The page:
Perth’s deadly heatwave of 1896

A “wave of heat” that was described at the time as “abnormal” and “unbearable”, affected Perth, Western Australia, from 1-4 January, 1896. 

During the “exceedingly long spell of hot weather”, there were at least seven reported “deaths from sunstroke”, as well as the passing of four infants in a nearby town. 

Perth experienced severe water shortages to the extent that the town’s supply had to be cut, entire crops were destroyed by heat, eucalyptus trees “suffered even more severely, being literally bleached white”, haystacks “burst into flames”, “raging” bushfires surrounded Perth for at least a week causing at least 66 tonnes of stock feed to burn.

Very little is known about Perth’s daily weather in 1896, as the official Bureau of Meteorology’s records don’t begin until 1897. Our current citizen science project is helping to uncover Perth’s daily weather from 1880 to 1900, which will create Australia’s longest daily weather records. The extreme heatwave of 1896 is just one example of many historical severe weather events that our research is helping to uncover.


Since our project launched on Zooniverse on 20 April 2021, more than 1,685 volunteers have digitised over 12,500 weather observations for Perth.

In just over six weeks, the project has almost reached the halfway point, with 49% of observations transcribed. 


So far, all of Perth’s ‘Temperature’ and ‘Remarks’ observations from 1880 to 1900 have been transcribed by Zooniverse volunteers. While the data analysis will take time, we wanted to share some initial results. 

Figure 1 below shows the preliminary, unadjusted daily maximum temperatures for Perth from 1880–1900. This graph shows the new temperature observations digitised by volunteers in blue and green. The Zooniverse project includes observations at the Perth Survey Office from 1880 to the end of 1884, and in 1885 the observation site was moved to the Perth Gardens site. The orange timeseries shows the observations available from the Bureau of Meteorology for the Perth Regional Office weather station.

Figure 1: This shows a timeseries of the daily maximum temperature observed each day. Overlap is shown for the period from 1897 onwards, which will be very useful to compare with existing Bureau of Meteorology records. Source: Climate History Australia.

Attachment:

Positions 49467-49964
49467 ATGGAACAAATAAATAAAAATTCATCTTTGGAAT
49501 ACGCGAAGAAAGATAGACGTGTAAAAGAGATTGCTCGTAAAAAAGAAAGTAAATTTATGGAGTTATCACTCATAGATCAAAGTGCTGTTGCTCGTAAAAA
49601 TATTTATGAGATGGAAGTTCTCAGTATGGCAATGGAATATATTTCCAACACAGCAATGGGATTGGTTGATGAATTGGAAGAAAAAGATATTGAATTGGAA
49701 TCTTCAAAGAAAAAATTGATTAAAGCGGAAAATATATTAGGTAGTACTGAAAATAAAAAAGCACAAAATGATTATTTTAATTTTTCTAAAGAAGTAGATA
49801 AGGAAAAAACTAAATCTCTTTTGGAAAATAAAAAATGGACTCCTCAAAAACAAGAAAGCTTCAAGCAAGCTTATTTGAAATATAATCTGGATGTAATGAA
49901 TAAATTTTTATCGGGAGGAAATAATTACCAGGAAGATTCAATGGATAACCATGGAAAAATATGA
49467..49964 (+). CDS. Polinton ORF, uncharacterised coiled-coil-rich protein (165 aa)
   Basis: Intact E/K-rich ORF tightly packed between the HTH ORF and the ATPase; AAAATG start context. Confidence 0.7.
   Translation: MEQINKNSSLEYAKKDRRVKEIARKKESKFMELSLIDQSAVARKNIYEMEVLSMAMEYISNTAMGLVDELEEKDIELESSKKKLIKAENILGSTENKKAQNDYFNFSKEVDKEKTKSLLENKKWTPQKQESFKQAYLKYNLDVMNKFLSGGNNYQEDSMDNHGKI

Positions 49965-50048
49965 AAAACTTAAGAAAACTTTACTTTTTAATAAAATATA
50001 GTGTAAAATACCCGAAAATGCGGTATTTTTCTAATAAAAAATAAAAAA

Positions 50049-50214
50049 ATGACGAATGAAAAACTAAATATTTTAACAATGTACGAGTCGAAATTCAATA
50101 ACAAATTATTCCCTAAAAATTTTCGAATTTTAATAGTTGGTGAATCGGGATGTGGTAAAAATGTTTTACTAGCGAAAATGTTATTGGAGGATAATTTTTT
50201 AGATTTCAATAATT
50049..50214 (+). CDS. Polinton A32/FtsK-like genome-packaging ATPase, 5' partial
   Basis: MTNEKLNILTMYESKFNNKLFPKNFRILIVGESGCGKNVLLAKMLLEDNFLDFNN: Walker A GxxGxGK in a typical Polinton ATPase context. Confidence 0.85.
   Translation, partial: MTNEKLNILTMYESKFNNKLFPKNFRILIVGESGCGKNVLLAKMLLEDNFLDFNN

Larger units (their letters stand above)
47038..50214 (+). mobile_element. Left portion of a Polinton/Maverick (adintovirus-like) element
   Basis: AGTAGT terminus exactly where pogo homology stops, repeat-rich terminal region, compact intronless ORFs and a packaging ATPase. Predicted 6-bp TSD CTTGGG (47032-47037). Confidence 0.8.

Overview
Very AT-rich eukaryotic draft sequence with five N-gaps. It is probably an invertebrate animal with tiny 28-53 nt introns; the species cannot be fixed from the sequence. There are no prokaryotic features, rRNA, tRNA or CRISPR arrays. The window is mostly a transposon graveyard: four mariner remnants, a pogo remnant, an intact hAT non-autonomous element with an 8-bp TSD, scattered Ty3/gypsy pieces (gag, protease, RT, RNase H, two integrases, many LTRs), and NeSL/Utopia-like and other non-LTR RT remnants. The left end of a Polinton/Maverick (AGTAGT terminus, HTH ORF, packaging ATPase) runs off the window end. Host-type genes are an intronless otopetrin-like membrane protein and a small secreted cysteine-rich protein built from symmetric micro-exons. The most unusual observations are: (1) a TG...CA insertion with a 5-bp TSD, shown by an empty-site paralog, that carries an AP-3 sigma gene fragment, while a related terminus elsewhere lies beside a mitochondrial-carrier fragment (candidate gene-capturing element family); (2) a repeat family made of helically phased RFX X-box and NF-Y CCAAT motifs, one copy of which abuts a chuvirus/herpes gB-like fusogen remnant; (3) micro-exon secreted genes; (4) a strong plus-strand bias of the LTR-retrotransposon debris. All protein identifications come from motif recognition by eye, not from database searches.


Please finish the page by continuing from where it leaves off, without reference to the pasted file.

You can see on the right side of the figure that there’s an overlap of the Perth Gardens Zooniverse record (in blue) with the BoM’s data (in orange) from 1897. This will help us to combine the record with BoM’s observations. We’d expect the Perth Gardens observations to be similar but not identical as they are from different locations – and we’re pleased to see that’s the case in the figure above.


The Zooniverse temperature observations transcribed by our volunteers reveal that this heatwave peaked at 112 °F (44.4 °C). This was reported in a long article in The West Australian newspaper from January 1896. Such long reports about the weather are rare in newspapers as paper and ink were limited resources at the time – so this must have been a remarkable heatwave.

Source: Perth Gardens Journals, National Archives of Australia.

The West Australian newspaper report of the heatwave published 6 January 1896. Source: Trove, National Library of Australia.

Another key historical document we use to verify the occurrence of historical weather extremes in Western Australia is the ‘Results of Rainfall Observations made in Western Australia (1830-1827)’, by Commonwealth Meteorologist H. A. Hunt. 

Hunt reported seven heat-related deaths in Perth, which was verified by reports in The West Australian newspaper. Over a number of issues of the daily newspaper, it was noted that “sickness has been considerably increased during the week, and the hospital is full of patients”. The newspaper details that the “victims” included a cab-driver, a waiter, a widow, an elderly woman, a horse groom, a gardener, and a labourer. 

During a heatwave in Perth in  January 1896, there were seven heat-related deaths recorded. Source: Pg 116 of ‘Results of Rainfall Observations made in Western Australia’, by Commonwealth Meteorologist H. A. Hunt, National Library of Australia.

You can learn more about the kinds of conditions that lead to heatwaves in Perth in our recent blog Reconstructing past extremes using historical wind observations

Helping us recover historical weather observations will improve our understanding of these kinds of extreme events. Documentary records provide detailed descriptions of past events, but the daily instrumental records targeted in this citizen science project provide valuable qualitative observations needed for data analysis.


To complete the Perth weather record, we still need your help completing the ‘Pressure’, ‘Attached Thermometer’ and ‘Wind direction’ workflows on Zooniverse.

Get started on our citizen science project, here: